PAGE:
First Catholic Church in DE Under Reconstruction

#Travel Theme: Dried #Delawarechurch #1 Day 21 Ultimate Blog Challenge #blogboost

Ezekiel 37 1The hand of the Lord came upon me and brought me out in the Spirit of theLord, and set me down in the midst of the valley; and it was full of bones. Then He caused me to pass by them all around, and behold, there were very many in the open valley; and indeed they were very dry. And He said to me, “Son of man, can these bones live?”

Save the Old Barn
Save the Old Barn

As I drove to my mother’s cousin’s I passed a sign in front of this old building that read, “Save the Old Barn.” When I inspected the “barn,” Ezekiel came to mind.

I tried describing the building to Hal, and he couldn’t place it even though it was two minutes walking distance from his home. It’s really a church!

Years of sunshine and rain
Years of sunshine and rain have left nothing but a dried up shell. Kind of scary in this light!

Delaware is the first state in the United States, and St. Mary’s is the first Catholic Church in the state. Even its bones are interesting.

Dried up plaster, dried up wood frame
Dried up plaster, dried up wood frame

The danger fence they wrapped around the project had gaps that I easily slipped past and hiked down inside the old church barn. I wonder if this was once a stained glass window?

Life is no respecter of dried up bones.
Life is no respecter of dried up bones.

Life marches on growing up, around, and within the old structure even as the dried building crumbles around it.

Human life left its trash
Human life left its trash.

Scattered across the floor of the structure I found litter and more weeds, lying with brittle wood and stones that had fallen from the once useful edifice.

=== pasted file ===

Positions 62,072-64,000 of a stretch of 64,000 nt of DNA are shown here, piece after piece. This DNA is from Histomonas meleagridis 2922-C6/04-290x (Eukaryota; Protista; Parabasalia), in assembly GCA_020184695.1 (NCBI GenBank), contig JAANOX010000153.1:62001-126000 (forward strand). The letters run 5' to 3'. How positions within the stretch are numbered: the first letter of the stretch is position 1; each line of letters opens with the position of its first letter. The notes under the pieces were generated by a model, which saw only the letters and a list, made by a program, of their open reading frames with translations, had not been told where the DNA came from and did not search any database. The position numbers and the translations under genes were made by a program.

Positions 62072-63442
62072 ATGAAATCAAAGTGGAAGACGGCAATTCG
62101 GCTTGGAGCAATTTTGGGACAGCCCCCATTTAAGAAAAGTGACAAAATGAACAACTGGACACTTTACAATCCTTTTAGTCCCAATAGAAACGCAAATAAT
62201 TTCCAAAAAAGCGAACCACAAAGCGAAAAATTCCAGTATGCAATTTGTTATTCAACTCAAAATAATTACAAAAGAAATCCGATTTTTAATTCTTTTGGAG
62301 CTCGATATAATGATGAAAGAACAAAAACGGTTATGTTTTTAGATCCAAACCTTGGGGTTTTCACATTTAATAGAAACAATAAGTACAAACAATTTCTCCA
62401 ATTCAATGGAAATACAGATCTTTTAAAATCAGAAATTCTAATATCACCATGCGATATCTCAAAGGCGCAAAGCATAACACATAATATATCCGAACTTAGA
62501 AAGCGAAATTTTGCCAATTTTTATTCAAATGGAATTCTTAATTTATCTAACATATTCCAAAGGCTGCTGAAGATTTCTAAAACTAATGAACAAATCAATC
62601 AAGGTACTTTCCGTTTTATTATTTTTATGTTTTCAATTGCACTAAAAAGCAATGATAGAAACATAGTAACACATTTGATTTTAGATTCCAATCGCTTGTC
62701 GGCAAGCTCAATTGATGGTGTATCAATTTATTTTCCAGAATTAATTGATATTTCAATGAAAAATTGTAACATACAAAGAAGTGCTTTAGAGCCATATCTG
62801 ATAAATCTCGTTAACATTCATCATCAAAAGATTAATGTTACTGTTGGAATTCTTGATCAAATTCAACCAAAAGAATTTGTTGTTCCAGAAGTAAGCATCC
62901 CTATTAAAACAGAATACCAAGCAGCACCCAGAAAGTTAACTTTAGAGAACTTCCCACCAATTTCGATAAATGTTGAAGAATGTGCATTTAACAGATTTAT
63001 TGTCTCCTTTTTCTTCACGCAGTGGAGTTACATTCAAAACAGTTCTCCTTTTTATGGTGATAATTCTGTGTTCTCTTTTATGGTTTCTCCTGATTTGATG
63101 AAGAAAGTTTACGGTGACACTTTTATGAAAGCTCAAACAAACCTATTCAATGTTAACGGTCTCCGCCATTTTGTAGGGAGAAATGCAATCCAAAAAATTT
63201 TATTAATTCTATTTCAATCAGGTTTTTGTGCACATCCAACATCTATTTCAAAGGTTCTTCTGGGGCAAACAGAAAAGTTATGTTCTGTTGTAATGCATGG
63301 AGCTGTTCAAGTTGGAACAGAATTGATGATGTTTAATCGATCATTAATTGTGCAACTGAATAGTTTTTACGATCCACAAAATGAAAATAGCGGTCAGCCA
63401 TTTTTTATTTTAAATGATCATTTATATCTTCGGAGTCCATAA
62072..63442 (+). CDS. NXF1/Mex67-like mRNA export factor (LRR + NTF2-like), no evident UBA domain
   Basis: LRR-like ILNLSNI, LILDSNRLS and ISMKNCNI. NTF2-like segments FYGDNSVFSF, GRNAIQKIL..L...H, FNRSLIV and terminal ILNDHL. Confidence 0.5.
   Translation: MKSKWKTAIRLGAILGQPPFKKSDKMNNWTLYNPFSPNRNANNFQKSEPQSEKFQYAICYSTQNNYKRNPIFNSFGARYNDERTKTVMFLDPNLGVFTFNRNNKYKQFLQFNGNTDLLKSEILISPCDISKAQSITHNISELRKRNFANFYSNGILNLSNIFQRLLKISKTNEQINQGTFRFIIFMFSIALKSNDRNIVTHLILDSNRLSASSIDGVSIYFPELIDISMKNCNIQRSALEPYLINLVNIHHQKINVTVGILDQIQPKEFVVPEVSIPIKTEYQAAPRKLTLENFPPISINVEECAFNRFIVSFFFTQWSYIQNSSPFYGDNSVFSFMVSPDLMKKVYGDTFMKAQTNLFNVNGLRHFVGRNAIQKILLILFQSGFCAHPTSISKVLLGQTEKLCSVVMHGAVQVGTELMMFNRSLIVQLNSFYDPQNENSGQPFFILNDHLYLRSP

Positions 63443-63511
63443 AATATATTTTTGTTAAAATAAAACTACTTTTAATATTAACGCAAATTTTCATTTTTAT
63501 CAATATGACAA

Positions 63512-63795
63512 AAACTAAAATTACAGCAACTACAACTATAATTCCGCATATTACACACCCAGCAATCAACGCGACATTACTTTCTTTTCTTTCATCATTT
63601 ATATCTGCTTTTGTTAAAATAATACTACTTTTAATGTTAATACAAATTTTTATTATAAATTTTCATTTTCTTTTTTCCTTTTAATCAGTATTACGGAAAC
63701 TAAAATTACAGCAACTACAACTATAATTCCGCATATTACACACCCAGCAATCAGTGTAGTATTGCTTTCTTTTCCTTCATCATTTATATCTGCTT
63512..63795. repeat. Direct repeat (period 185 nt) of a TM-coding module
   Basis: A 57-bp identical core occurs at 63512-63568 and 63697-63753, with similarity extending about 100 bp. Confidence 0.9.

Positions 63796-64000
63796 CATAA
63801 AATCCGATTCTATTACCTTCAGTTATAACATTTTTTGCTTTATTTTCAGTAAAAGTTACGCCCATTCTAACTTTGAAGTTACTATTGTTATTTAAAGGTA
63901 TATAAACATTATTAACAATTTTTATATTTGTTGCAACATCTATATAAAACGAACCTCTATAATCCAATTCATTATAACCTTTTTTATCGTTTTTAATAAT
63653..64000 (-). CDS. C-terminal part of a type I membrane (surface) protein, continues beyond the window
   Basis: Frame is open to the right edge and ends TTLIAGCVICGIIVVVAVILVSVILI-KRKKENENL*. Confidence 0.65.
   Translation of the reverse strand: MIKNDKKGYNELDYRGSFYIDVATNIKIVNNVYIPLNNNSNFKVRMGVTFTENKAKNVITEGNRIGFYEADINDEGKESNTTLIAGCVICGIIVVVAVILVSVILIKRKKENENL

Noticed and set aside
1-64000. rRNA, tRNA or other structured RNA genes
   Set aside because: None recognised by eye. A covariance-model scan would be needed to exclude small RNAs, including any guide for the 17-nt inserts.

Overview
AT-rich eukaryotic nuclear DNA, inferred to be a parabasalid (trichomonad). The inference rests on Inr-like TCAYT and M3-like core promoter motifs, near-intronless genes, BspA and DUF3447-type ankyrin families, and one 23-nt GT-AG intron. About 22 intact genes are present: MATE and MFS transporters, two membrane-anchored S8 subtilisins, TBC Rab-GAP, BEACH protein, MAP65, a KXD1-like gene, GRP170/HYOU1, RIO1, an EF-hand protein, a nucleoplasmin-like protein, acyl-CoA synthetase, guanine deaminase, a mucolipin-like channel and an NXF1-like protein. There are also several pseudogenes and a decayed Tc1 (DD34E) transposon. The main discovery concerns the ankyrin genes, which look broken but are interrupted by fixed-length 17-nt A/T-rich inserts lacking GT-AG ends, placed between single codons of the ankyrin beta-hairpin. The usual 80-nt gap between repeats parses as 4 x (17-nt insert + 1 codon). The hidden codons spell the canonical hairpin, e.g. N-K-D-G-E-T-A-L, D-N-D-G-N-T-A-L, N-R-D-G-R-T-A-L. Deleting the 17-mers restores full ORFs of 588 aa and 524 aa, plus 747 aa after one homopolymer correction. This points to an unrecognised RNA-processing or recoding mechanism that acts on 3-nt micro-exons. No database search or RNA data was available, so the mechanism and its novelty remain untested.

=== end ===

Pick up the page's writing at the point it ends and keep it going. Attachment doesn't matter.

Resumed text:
Would you contribute to this project, or bury it?
Would you contribute to this project, or bury it?

But are the dry bones truly dead? Even if no one comes to restore them? The living communicates mortal thoughts on the deceased. Will the dried up edificial bones will preserve these shallow expressions?

Rhetorical questions. Nonetheless, this stain is part of the structure now. From the looks of the progress on this project, I doubt that anyone will come to paint it over. So the paint becomes part of the drying process. Soon the words will be bleached and faded, or painted over with new life.

delaware-first-catholic-church130

It probably wasn’t safe to go into this building, and I did not waste time. I felt like an intruder first.

Someone besides the building's owners painted a warning to others.
Someone besides the building’s owners painted a warning to others.

As I looked at all the fallen stones, I hurried less because I was an intruder and more because of the danger of being there. No one could predict when the next bit of decaying mortar would give way, and a shower of stones would rain down on my head. But I would be the one to suffer if the dried bones let loose.

Large stones crashed to the floor of the old barn
Large stones crashed to the floor of the old barn.

For that matter, a huge beam or a large boulder might be the next to fall without warning.

Arch, tiny windows that did not let in much light
Arches and tiny windows that did not let in much light called out to my camera, “Look at me!”

But I couldn’t leave.

The dried up barn-church begged me to shoot it. Not to put it out of its misery, but to make it known. It really wanted to be on my blog. I was just waiting for the right time to show it off.

delaware-first-catholic-church123
The sun sets on another beautiful day within these walls.

Alisa’s challenge gave me my first opportunity to showcase the decaying building. Although I have more pictures of this old church, I don’t want to bore you all at once. I hope you enjoyed traipsing through these dry bones.

What dried up ideas do you have to share with Alisa at Where’s my backpack?

Author: Marsha

Hi, I'm Marsha Ingrao, author, blogger and retired teacher/consultant. Read more about me here. http://wp.me/P7tP3I-2

10 thoughts on “First Catholic Church in DE Under Reconstruction”

    1. Land was purchased in 1772, and church was built shortly thereafter. I can’t imagine doing that either, but our parents would have found out if we did, and we’d have to clean it off, among other things.

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    1. I don’t think it is ready for the public. Too much liability. It’s one thing for me to risk it at my own discretion even though I’d been warned to keep out. it’s another to let the public explore it, I think. But it was worth it!

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